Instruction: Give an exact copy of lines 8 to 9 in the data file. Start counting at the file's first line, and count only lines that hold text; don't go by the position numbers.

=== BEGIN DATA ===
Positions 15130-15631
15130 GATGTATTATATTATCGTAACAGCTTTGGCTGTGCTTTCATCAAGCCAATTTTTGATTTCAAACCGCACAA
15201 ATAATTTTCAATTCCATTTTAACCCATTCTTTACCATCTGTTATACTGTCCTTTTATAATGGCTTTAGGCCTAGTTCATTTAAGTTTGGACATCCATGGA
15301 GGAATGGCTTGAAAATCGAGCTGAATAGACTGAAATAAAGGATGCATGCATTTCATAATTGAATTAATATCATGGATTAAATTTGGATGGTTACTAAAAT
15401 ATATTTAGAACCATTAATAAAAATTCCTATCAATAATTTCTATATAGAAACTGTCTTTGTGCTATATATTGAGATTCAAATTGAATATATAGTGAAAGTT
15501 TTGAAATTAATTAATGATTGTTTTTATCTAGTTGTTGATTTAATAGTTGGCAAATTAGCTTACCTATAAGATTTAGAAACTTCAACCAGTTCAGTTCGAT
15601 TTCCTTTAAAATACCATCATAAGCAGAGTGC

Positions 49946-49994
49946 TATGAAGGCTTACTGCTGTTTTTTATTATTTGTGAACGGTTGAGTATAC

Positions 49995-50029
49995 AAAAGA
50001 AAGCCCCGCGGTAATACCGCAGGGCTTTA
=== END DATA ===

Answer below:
Positions 49946-49994
49946 TATGAAGGCTTACTGCTGTTTTTTATTATTTGTGAACGGTTGAGTATAC